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Hunter Students Struggling With Loneliness

Some residents of the 79th Street Dorms take matters into their own hands to find friends. They made signs asking floormates if they’ll be interested in playing games to form connections.

The first couple of months at Hunter College for Lucia McGehee were lonelier than ever. As a recent transfer student hailing from Texas, she didn’t have strong social ties in New York City. Much to her dismay, the atmosphere at Hunter College didn’t provide ample opportunity for building long-lasting friendships compared to a typical 4-year college. And, it’s not just transfer students. Even students native to New York City face the same struggles with finding companionship.

Although school can be overwhelming and stressful, college students should take advantage of the United Nation’s International Day of Happiness, and spread a little joy.

According to Lumen Learning, having friends in college helps to develop better study habits and social skills, and it reduces stress. In addition, friends can serve as great networking opportunities. With commuter schools, some of these beneficial opportunities are lessened because of limited interactions with other students.
Hunter is a primary victim of this. Most students at Hunter focus on attending classes, then going straight home. For students seeking to form friends, it’s crucial to go the extra mile and make yourself known.

“As a transfer student, I felt very isolated. In my first year at Hunter, I was making a very hard, uncomfortable effort to try to meet anybody and make friends,” said McGehee.

This is to be expected, as Hunter is primarily a commuter school, with very few students residing in Hunter’s Brookdale and 79th Street Dorms. Although the dorms provide opportunities for students to form relationships, either with their roommates or neighbors, McGehee felt like it still wasn’t enough.

The Brookdale dorms only have single rooms, so students established connections with others from events hosted by the dorm’s Resident Assistants via Zoom and in-person or through time spent in common spaces. Unfortunately, students rarely attended planned events. At times, McGehee remembers it only being her and the RA at an event.

“During a Euphoria watch party hosted on Zoom, it was just me and the RA staring at each other with no one else there,” McGehee told The Athenian.

However, ever since she moved to the 79th Street Dorms, McGehee is able to find companionship with her roommates, but the overall dormitory still lacks openness. There is a patio where students can lounge and socialize but on most days it’s empty.

The patio at the 79th Street Dorms on a warm Saturday afternoon is left empty. The patio provides a space for students to gather and socialize, but on most days it’s usually abandoned except for the occasional student.

For students in the same predicament that are struggling to find friends, Hunter College hosts frequent student activities, so all is not lost. Also, this is a great way to learn about any clubs on campus that match your interests — you may even find someone to befriend!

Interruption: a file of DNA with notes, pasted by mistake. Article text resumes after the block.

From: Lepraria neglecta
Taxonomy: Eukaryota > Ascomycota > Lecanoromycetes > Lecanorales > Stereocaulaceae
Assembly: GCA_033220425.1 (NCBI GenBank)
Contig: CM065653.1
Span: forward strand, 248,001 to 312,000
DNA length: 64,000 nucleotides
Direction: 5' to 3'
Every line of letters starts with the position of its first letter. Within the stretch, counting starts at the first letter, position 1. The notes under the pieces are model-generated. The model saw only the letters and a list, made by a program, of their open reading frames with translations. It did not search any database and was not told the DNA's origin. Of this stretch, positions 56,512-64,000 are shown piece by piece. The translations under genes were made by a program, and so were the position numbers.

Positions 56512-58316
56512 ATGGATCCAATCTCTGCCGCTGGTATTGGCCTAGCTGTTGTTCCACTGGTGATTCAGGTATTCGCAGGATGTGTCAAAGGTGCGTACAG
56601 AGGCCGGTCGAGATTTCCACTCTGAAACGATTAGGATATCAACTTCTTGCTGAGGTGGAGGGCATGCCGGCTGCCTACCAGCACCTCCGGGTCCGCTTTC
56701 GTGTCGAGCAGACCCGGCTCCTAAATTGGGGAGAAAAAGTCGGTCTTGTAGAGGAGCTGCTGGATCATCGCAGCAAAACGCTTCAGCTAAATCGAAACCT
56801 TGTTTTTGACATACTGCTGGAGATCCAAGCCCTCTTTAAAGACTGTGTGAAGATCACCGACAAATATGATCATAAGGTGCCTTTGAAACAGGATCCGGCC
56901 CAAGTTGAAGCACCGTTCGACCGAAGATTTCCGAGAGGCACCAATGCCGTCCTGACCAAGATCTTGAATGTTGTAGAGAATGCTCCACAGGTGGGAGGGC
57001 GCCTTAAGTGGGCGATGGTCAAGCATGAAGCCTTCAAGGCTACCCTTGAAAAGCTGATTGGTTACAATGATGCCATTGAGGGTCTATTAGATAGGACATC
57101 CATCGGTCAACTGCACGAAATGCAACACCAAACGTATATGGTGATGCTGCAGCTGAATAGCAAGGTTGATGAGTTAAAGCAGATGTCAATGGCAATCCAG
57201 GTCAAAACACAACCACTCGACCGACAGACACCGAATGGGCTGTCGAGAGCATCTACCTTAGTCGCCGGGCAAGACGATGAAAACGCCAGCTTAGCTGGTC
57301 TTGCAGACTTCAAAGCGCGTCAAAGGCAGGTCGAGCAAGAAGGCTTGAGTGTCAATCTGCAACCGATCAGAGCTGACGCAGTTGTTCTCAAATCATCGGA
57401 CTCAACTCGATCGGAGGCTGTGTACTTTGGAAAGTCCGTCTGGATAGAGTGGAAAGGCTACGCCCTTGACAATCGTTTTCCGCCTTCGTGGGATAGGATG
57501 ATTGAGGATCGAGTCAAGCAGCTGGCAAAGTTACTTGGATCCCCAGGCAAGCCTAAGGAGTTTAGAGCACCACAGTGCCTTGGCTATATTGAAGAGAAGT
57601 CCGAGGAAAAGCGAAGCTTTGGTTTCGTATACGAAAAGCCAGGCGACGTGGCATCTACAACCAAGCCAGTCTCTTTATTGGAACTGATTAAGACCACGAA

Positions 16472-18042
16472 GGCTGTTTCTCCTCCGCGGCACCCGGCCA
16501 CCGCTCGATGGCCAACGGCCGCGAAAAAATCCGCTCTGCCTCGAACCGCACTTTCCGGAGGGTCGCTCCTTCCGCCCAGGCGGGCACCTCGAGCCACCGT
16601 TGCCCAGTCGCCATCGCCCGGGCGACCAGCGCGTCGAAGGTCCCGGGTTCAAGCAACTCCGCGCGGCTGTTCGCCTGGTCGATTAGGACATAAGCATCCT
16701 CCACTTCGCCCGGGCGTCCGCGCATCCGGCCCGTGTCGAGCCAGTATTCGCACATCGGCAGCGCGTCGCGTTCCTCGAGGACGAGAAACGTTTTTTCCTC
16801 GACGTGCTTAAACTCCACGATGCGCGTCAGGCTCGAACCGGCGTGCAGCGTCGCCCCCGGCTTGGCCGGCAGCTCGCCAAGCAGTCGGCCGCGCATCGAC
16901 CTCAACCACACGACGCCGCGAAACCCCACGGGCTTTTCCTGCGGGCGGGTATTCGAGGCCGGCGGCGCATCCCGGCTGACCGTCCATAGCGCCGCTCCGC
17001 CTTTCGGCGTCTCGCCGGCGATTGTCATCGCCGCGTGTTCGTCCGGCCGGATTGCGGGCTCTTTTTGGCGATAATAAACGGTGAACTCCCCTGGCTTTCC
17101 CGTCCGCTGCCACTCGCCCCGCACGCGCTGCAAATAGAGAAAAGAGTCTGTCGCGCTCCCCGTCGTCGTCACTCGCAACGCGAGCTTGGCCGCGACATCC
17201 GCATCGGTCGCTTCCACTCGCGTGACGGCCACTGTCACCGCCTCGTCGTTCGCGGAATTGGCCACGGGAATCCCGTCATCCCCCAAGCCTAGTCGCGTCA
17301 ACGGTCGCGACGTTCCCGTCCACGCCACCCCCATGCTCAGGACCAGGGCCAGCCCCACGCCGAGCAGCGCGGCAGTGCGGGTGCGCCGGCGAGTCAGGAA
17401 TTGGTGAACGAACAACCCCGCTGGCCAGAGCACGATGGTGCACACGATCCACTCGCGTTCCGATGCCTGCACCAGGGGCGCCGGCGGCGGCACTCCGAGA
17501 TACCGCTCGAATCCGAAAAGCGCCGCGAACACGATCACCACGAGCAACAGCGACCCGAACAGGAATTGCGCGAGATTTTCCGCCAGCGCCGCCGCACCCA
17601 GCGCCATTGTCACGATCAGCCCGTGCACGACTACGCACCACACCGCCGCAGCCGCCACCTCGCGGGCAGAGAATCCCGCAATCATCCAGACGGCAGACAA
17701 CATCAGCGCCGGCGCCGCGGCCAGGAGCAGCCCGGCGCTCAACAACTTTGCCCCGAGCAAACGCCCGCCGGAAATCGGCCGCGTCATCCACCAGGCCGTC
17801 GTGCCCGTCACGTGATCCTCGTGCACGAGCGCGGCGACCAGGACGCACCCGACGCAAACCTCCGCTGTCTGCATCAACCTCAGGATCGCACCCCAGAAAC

Other Hunter students who aren’t residing on campus face the same issue. Commuter student, Erica Sanchez said, “Coming to Hunter as a commuter student, I had no friends my first two years. But, after joining clubs, I now gained a couple of close friends at Hunter.”

On campus, different clubs host social gatherings where you can play games, eat pizza, and socialize with fellow Hunter students — and you don’t have to be a member to attend.

Miesha Smith, the director of Student Life at the Office of Student Activities, reinforces how important it is for students to rely on each other for academic and personal support. “I always say, the people that are in your WhatsApp or Discord study group are the people that you will be connected with on LinkedIn in 10 years who will be helping you find your next job!”

Although it may seem difficult and sometimes impossible to form connections at Hunter, students who put in the effort can find their group.

“After finding my group of friends at Hunter, I feel a lot happier. Having people to hang out with between classes takes some of the stress away from classes and assignments,” said Sanchez.

To have a better chance of meeting other Hunter students, McGehee recommends talking to your neighbors in your dorm, not just your roommates, and to attend on-campus events even if there’s a chance you might be the only one there. “Although I didn’t do this myself, I do think it would’ve helped me gain friends, or at least be acquainted with other people.”

For Hunter students looking to build community, consider following the Office of Student Activities Instagram, which is @hcstuduent.activities to learn about the latest events happening at Hunter. Also, read the Hunter Gatherer newsletter that’s emailed to students every two weeks that explains new student events and important information for Hunter students.

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